What is it?
What are the effects?
This substance belongs to the groups:
Dichloromethane is on the Red List from Campaign for Safe Cosmetics, a project of Breast Cancer Prevention Partners (previously the Breast Cancer Fund). They classify dichloromethane as a probable carcinogen and of occupational concern.
The European Chemicals Agency (ECHA) classifies dichloromethane as a substance “suspected of causing cancer, causes serious eye irritation, causes skin irritation and may cause drowsiness or dizziness.”
The compound is restricted for use in cosmetics in the European Union. CosIng has set the “Maximum concentration in ready for use preparation” to 35% (when mixed with 1,1,1-trichloroethane, total concentration must not exceed 35%). CosIng is the European Commission’s database for information on cosmetic substances and ingredients.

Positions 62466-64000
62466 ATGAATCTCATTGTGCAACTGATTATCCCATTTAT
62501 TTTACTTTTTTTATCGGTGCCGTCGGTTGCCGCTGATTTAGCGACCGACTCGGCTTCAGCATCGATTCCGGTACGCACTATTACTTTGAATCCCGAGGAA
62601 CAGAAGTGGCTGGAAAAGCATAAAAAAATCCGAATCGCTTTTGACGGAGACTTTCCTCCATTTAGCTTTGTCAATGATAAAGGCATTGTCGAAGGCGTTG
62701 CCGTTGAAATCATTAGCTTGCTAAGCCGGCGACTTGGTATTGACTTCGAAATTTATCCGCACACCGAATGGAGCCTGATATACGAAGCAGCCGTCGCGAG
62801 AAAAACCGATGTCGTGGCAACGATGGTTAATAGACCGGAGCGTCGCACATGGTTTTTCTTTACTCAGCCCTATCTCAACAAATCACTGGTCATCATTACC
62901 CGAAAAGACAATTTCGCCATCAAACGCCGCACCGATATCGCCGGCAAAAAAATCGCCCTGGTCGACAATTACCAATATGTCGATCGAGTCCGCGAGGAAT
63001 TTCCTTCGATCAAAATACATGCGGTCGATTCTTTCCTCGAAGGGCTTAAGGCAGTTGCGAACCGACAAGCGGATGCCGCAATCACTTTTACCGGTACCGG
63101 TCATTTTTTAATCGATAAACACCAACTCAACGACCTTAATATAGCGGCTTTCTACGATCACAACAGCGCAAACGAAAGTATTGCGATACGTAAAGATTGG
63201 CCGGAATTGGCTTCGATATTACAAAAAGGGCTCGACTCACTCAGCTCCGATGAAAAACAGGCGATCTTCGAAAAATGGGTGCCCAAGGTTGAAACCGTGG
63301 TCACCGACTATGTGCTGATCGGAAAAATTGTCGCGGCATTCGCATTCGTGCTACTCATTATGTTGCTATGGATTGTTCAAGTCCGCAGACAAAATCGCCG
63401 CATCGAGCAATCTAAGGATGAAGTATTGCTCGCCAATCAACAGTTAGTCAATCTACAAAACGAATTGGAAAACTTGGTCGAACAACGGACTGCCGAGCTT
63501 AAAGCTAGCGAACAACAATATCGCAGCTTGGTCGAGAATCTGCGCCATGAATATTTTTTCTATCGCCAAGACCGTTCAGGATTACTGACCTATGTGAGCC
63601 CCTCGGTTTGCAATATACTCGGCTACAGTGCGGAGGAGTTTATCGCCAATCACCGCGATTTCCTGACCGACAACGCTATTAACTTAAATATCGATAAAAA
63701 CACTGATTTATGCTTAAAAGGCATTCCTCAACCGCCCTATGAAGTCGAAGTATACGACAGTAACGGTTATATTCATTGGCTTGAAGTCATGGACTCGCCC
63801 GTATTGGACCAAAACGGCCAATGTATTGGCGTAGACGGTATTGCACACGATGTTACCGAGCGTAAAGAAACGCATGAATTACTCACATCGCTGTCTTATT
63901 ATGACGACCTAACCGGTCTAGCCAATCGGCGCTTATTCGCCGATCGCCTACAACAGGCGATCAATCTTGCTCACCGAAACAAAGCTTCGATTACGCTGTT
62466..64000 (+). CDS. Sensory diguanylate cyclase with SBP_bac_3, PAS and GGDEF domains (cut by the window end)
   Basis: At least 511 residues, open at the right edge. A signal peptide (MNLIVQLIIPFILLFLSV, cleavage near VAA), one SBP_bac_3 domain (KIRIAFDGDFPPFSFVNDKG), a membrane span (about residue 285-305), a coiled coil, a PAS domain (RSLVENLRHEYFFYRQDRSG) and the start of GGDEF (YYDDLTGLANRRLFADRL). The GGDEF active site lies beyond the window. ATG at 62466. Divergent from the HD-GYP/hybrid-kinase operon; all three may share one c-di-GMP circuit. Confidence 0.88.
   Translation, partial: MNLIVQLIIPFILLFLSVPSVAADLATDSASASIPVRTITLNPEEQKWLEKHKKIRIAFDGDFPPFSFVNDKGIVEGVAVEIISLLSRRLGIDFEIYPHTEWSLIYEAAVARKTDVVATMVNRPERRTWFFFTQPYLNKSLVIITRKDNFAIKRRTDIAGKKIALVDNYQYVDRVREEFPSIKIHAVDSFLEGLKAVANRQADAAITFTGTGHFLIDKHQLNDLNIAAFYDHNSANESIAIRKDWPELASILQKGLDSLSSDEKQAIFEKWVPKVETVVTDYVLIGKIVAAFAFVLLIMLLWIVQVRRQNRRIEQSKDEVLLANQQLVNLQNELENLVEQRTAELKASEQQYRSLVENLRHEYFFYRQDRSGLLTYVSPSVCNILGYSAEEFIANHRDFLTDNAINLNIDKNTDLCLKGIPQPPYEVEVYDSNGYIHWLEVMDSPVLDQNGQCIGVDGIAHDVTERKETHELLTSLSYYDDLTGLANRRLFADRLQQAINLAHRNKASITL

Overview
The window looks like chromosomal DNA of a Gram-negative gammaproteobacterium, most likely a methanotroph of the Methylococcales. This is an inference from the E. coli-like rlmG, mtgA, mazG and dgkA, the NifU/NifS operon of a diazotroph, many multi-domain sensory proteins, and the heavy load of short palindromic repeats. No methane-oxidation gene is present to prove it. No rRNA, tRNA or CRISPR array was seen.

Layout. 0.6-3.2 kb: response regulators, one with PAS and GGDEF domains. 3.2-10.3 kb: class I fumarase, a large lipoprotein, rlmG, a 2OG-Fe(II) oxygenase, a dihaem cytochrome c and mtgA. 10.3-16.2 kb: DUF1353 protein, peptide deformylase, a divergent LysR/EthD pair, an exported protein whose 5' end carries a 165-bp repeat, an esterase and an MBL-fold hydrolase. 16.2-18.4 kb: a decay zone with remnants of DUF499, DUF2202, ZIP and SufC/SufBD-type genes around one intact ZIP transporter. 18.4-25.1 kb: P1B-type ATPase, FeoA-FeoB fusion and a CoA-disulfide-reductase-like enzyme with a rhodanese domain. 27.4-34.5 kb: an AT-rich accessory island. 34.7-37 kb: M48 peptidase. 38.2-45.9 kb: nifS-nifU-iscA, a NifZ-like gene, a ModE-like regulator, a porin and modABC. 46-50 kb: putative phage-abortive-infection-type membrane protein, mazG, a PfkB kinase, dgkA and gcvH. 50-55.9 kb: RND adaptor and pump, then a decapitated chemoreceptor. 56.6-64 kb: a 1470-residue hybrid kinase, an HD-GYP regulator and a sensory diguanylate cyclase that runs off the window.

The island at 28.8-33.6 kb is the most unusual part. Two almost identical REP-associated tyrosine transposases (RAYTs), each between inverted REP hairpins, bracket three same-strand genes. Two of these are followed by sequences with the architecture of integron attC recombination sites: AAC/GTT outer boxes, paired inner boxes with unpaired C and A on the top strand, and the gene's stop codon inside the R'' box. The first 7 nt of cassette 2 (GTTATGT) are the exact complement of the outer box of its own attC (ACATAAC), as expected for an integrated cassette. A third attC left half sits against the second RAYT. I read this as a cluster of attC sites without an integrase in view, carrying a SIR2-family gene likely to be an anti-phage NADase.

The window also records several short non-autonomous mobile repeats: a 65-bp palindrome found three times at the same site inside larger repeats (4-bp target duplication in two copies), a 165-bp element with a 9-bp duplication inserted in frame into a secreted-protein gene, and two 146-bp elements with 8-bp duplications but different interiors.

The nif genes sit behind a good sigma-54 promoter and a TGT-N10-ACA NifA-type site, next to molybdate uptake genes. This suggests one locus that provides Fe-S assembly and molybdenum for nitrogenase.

How is it used?
Dichloromethane is often used as a solvent (dissolves other substances) in various product formulations. In cosmetics*, the substance can be found in products such as shampoos, conditioners, and styling lotions, among others. Apart from being used in cosmetics, the substance is also found in a wide variety of other applications, including paint strippers, food flavorings, and to decaffeinate tea and coffee.
It has been reported that industrial release of the substance has contaminated surface and groundwater in the US.
We use the European Commissions definition of Cosmetics:
“Cosmetics range from everyday hygiene products such as soap, shampoo, deodorant, and toothpaste to luxury beauty items including perfumes and makeup”.
Read about the other ingredients.
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